My investment journey so far


My investment journey extends as far back as age 7, when my savvy Mom transferred my brother and I some of her stock options from work.

She explained to us what the stock market was, how to look up share prices in the paper, and how to buy and sell. Transactions were made through phone and cost $40 each!

Getting paid!

From then on, I received dividend cheques and annual reports in the mail.

It was my first brush with passive income, although I didn’t appreciate it. Not only because the numbers were small, but because I’m an INFJ which means I tend to care very little about money.

I didn’t contribute to my portfolio either, because I didn’t have income. I just held onto my stocks in certificate form. They were kept in a safety deposit box and far removed from me.

Once bitten, and twice shy

Ten years later at age 17, I transferred my holdings to an online broker. That’s when I could watch the activity in my account, though I rarely ever did. I did see when Nortel separated from its parent company, which I owned.

Nortel was a big Canadian tech giant and at $100+ per share, it was the most net worth I had ever had up until then. Yet watching it dwindle to $0 still barely interested me. Why? As I mentioned, the INFJ thing (how long can I use this excuse? about 15 more years!!!!). :/

In hindsight, I think Nortel going bankrupt did affect me, by making me nervous to invest in stocks thereafter.

Failing out of university – sort of

My mid-twenties rolled around and I was still a student because I switched majors after studying the first major for 3 years! While my parents had paid for my first run, they weren’t willing or able to pay for me to basically repeat university all over again. Plus they didn’t agree with my vision and thought I was being irresponsible and impulsive!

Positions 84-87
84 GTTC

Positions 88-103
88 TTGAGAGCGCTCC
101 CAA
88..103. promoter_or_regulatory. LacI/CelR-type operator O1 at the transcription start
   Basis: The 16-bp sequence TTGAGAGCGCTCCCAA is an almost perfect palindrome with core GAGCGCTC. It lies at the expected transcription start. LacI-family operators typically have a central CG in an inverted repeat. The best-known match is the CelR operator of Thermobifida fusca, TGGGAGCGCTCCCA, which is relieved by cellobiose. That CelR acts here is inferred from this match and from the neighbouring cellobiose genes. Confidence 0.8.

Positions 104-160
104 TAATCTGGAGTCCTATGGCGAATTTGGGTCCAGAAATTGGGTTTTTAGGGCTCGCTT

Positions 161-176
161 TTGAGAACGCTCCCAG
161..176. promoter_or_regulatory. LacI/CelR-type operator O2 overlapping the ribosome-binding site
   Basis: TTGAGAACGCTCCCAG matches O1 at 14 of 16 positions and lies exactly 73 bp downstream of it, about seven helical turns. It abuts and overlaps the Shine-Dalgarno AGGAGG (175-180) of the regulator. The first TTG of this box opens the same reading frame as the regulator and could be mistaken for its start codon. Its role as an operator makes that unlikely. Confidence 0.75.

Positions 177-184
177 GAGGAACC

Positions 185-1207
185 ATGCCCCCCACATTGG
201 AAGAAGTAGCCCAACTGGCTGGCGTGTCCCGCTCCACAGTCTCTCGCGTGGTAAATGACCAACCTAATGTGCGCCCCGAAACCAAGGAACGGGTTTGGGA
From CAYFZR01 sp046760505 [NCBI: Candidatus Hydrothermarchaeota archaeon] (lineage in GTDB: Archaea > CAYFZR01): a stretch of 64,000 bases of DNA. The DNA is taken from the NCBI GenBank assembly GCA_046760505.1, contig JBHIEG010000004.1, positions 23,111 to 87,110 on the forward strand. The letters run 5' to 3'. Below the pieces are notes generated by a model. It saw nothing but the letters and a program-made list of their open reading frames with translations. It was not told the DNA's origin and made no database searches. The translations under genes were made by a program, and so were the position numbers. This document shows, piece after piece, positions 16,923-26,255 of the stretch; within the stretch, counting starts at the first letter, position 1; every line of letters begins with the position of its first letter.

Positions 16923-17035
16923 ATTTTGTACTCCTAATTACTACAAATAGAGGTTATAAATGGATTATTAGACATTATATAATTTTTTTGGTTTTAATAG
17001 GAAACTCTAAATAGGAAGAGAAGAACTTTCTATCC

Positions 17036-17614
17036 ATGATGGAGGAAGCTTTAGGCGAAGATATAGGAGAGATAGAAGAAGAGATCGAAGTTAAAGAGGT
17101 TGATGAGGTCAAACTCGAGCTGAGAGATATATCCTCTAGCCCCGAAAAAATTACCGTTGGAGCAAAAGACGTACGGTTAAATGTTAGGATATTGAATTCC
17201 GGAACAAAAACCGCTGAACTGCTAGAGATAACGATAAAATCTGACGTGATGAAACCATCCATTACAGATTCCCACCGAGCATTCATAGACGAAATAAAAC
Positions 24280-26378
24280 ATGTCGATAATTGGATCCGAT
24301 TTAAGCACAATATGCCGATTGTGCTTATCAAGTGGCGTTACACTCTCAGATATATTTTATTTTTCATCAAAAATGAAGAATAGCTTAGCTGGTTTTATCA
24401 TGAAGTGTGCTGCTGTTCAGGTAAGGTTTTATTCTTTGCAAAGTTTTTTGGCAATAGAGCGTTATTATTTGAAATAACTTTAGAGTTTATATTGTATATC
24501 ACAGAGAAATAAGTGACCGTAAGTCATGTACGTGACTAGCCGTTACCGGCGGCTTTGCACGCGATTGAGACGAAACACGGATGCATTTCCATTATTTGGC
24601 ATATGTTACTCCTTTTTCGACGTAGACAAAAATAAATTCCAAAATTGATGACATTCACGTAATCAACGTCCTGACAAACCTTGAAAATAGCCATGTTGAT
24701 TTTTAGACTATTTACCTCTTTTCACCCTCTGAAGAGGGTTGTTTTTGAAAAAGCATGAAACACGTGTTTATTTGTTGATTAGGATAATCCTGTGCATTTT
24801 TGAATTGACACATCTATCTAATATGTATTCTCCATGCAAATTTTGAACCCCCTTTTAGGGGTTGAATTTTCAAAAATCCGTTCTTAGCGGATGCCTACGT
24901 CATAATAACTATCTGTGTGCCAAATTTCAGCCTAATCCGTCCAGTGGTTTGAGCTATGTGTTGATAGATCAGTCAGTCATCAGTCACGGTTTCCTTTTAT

*That’s* when I started caring about money.

I had a new goal, and I needed to pay for it myself. Having barely worked at all, I was a bit nervous but also stubbornly determined.

It worked out well! I overcame my job-fear and ended up landing high paying student jobs, which enabled me to put myself through school, including paying rent in one of the most expensive cities in Canada. I was able to graduate with the average Canadian student debt, but in savings. It still surprises me how well it worked out – like, did I really do that? YES I did!

Let’s try out this investing thing

During this time, I also tried again with stock investing. I had taken out a student loan to keep as an emergency fund, assuming I wouldn’t be able to cover tuition from my income in subsequent years. I used a small part of this loan to invest into 2 companies.

One company ended up going bankrupt, and I didn’t even notice until a year later when I re-logged into my account. The other company went up 35% in the first week I bought it, so I cashed out immediately. I ended up netting a small gain, but only because I got lucky. Otherwise I didn’t learn anything valuable, nor did I develop any new investing skills.

Moving abroad